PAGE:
Toyota's safety crisis deepened on Feb. 17 as the company said it was considering a recall of its Corolla, the world's best-selling car, because of possible steering problems.
Toyota also announced that it would fit all new models with a system to cut engine power when the driver steps on the accelerator and brake pedals at the same time, to prevent runaway car crashes blamed for dozens of deaths.
The Japanese maker, which is pulling millions of vehicles worldwide due to faulty accelerator and brake systems, said it was now looking into complaints of steering trouble with Corolla models launched since 2009.
If there is a defect that affects safety, "we will start recalls," Toyota executive vice president Shinichi Sasaki said. "We are in the process of investigating."
U.S. authorities said this month they were reviewing dozens of complaints about the Corolla -- the world's most popular car ever with total global sales of more than 30 million since the first version was launched in the 1960s. There have been reports of the vehicle unexpectedly veering off course at speeds above 64 kilometers per hour (about 40 miles per hour).
The 2009-2010 Corolla is among the models involved in Toyota's earlier recalls to fix problems with unintended acceleration.
In an effort to restore confidence in its brand, Toyota said its president Akio Toyoda would head a task force to improve quality control and enable the group to respond more quickly to reports of defects.
But the Toyota family scion, under fire for his handling of the safety problems, signaled that he would miss a grilling by U.S. lawmakers next week on the mass recalls, sending one of his top North America executives instead. "I am sure they are well equipped to respond well to the questions," he told a news conference, his third this month on the safety issues that have tarnished the company's once-glowing reputation.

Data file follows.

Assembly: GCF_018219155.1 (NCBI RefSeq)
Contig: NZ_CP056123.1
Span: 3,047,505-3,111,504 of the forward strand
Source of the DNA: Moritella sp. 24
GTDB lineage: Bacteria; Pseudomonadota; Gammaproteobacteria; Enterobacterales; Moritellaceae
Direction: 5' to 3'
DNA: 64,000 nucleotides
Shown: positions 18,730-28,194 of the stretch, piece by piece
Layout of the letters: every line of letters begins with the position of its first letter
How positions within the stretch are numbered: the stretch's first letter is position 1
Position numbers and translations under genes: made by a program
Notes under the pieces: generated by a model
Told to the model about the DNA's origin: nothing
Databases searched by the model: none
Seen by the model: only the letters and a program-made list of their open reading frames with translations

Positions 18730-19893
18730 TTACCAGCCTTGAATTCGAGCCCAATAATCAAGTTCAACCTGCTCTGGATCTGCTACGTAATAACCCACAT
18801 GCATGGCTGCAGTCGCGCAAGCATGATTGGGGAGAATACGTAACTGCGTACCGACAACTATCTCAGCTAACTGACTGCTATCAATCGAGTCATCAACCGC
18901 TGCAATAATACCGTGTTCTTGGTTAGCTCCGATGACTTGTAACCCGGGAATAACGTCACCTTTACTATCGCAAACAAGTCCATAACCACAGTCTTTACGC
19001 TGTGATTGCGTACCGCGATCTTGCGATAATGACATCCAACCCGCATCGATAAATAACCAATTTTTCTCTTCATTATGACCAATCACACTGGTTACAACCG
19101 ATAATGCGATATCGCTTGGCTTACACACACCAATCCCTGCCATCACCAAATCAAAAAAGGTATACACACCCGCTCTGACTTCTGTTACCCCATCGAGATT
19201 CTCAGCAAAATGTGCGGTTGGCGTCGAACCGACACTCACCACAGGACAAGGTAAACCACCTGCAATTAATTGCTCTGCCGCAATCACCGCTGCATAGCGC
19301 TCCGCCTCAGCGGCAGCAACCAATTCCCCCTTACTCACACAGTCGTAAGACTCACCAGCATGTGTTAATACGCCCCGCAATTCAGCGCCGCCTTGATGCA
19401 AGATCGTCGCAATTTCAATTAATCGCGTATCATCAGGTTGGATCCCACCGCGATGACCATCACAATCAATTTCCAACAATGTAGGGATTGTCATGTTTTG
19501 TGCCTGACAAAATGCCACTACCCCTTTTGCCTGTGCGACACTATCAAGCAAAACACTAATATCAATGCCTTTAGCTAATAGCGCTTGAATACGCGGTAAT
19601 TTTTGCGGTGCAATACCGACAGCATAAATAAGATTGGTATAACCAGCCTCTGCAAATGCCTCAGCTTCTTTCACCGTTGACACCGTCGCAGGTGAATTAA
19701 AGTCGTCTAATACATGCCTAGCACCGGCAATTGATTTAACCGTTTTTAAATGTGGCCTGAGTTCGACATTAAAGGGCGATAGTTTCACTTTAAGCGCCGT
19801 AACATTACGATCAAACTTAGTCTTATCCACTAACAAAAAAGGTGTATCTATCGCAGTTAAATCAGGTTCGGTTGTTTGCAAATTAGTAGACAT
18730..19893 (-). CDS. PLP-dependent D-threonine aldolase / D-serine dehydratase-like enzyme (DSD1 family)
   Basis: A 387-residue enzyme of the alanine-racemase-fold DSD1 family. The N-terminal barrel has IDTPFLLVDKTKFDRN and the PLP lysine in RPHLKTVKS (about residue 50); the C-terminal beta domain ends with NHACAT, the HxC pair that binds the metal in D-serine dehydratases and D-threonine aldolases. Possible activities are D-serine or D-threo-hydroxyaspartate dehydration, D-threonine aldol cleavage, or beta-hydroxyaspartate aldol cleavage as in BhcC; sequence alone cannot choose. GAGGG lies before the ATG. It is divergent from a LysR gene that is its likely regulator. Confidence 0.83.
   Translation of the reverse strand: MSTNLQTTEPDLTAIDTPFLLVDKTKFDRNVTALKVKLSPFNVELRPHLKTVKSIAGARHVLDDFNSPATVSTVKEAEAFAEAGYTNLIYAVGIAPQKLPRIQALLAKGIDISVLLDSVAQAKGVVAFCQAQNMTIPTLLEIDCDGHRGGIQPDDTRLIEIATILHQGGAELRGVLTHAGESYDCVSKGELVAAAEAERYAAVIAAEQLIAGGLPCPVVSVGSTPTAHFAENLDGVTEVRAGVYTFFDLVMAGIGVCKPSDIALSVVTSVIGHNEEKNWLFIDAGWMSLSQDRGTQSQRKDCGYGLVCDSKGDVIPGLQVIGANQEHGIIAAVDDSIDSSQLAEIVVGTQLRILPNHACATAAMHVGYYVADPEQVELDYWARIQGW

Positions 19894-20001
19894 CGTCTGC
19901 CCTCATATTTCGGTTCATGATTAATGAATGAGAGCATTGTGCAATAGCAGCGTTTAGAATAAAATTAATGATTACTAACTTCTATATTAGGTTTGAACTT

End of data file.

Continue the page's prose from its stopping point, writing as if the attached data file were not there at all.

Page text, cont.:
However, Toyoda -- who is notoriously publicity shy and was criticized for being slow to appear in public after the mass recalls went global -- added that he would consider appearing before Congress if formally invited to do so.
U.S. authorities on Feb. 16 demanded that the world's largest carmaker hand over documents to prove it did not drag its feet in recalling the vehicles once it learnt about defects that can lead to unintended acceleration.
Investigators will probe how the manufacturer learned of the defects in the recalled Toyota and Lexus vehicles and when the problems were discovered, the National Highway Traffic Safety Administration (NHTSA) said.
President Barack Obama's Transportation Secretary Ray LaHood has vowed "to hold Toyota's feet to the fire" to make sure its cars are safe, but Toyoda denied his company had ever covered up safety defects. "We have not withheld information and we shall not do so in the future," said Toyoda, the grandson of the company's founder.
The number of complaints alleging deaths related to unintended acceleration in Toyota vehicles has surged since the company announced on January 26 it was suspending sales and production of eight models in the United States.
According to the NHTSA, 34 deaths allegedly were caused by the problem, including 13 deaths caused by nine accidents between 2005 and 2010 that were reported since late January.